Juana Bordas works toward a "Multicultural Nation" 24 Apr
Christopher Hill consulting officials in Beijing, Tokyo and Seoul 23 Apr
PC says program in Uzbekistan is fully operational 23 Apr
John Platt's Andina named "Restaurant Of The Year" 22 Apr

April 30, 2005:  Special Events Date: April 29 2005 No: 579 April 30, 2005: Special Events
RPCV Writers scholarship in Baltimore - deadline June 1
Gary Edwards' music performed in Idaho on May 24
Jody Olsen speaks at Ivy College on May 6
Delano Lewis to speak in Albuquerque on May 2 25 Apr
Nepal RPCV film showing in Massachusetts on April 30
RPCVs: Post your stories or press releases here for inclusion next week.

Friends of the Peace Corps 170,000  strong Date: April 2 2005 No: 543 Friends of the Peace Corps 170,000 strong
170,000 is a very special number for the RPCV community - it's the number of Volunteers who have served in the Peace Corps since 1961. It's also a number that is very special to us because March is the first month since our founding in January, 2001 that our readership has exceeded 170,000. And while we know that not everyone who comes to this site is an RPCV, they are all "Friends of the Peace Corps." Thanks everybody for making PCOL your source of news for the Returned Volunteer community.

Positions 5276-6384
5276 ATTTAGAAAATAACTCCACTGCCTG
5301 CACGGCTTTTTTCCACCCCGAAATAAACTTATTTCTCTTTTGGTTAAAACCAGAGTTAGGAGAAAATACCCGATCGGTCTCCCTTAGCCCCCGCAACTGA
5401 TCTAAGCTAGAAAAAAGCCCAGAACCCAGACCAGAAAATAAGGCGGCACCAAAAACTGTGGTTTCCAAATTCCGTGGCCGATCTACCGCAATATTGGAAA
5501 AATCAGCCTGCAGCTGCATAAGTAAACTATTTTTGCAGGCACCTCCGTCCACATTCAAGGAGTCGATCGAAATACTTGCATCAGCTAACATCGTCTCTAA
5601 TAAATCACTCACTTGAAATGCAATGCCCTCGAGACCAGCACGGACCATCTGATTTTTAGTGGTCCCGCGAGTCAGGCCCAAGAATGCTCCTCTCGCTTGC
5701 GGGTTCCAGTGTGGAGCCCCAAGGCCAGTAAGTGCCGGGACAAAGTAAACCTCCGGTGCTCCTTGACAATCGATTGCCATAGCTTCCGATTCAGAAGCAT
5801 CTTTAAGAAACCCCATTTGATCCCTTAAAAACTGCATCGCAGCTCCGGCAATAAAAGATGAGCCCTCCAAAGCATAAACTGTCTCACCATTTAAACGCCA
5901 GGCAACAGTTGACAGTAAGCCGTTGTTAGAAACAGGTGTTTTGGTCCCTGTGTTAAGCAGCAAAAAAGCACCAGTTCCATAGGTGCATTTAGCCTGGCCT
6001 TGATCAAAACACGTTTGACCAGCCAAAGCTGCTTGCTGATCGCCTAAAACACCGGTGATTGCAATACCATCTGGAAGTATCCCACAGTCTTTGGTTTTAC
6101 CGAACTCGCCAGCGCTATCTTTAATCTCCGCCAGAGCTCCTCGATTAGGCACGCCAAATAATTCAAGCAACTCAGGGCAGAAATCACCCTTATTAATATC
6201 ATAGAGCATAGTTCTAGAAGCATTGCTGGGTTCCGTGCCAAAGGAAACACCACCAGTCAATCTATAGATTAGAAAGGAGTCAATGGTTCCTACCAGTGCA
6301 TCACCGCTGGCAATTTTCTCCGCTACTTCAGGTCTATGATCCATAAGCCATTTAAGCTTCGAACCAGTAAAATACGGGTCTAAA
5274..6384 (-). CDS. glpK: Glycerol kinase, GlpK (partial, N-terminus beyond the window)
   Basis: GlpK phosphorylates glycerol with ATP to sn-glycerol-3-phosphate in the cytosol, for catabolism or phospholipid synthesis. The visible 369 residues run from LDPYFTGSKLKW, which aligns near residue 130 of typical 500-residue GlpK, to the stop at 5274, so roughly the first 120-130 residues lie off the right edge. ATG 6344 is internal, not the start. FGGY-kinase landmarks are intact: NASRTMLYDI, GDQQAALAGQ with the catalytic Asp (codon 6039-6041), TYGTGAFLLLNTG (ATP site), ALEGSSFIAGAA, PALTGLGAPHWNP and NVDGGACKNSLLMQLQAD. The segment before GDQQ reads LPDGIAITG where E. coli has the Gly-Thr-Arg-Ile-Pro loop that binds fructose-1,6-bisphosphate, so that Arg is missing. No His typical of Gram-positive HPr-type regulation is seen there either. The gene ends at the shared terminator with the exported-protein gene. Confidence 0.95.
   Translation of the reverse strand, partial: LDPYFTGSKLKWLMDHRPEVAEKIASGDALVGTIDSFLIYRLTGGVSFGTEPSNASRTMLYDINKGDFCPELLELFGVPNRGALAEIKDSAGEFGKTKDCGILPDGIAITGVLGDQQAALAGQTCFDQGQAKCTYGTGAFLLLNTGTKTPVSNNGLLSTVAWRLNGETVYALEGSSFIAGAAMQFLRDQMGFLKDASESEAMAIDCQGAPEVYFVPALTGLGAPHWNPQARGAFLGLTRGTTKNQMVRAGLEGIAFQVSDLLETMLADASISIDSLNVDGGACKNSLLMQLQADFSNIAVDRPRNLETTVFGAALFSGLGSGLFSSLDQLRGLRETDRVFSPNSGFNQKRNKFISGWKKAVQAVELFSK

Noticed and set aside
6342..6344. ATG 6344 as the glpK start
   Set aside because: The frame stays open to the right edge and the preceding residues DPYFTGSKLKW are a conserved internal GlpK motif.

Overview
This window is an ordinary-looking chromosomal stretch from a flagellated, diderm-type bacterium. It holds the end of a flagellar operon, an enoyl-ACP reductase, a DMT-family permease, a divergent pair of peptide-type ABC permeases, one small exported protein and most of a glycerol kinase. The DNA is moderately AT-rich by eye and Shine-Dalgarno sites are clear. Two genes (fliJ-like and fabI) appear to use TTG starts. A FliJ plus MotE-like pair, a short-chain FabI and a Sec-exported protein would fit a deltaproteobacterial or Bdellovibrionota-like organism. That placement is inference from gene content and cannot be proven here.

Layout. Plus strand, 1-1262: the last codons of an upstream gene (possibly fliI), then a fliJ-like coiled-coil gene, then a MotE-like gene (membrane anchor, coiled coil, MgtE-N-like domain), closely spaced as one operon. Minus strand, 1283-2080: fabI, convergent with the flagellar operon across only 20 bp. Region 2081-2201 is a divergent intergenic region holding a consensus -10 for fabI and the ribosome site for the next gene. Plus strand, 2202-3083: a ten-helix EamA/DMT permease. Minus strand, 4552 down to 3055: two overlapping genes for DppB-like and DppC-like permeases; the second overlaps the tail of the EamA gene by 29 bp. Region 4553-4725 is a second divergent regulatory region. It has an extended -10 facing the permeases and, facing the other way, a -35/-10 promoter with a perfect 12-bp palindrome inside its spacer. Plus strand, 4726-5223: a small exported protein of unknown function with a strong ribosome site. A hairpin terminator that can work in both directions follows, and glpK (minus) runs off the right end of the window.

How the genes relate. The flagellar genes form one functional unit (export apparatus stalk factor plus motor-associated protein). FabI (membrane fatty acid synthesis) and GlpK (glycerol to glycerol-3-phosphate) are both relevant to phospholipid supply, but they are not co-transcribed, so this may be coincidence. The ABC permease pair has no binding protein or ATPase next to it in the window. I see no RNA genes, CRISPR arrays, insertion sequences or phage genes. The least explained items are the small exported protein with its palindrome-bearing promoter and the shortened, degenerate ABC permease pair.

Read the stories and leave your comments.

Some postings on Peace Corps Online are provided to the individual members of this group without permission of the copyright owner for the non-profit purposes of criticism, comment, education, scholarship, and research under the "Fair Use" provisions of U.S. Government copyright laws and they may not be distributed further without permission of the copyright owner. Peace Corps Online does not vouch for the accuracy of the content of the postings, which is the sole responsibility of the copyright holder.

Story Source: New York Times

This story has been posted in the following forums: : Headlines; Figures; COS - Cameroon; Diplomacy



Add a Message

This is a public posting area. Enter your username and password if you have an account. Otherwise, enter your full name as your username and leave the password blank. Your e-mail address is optional.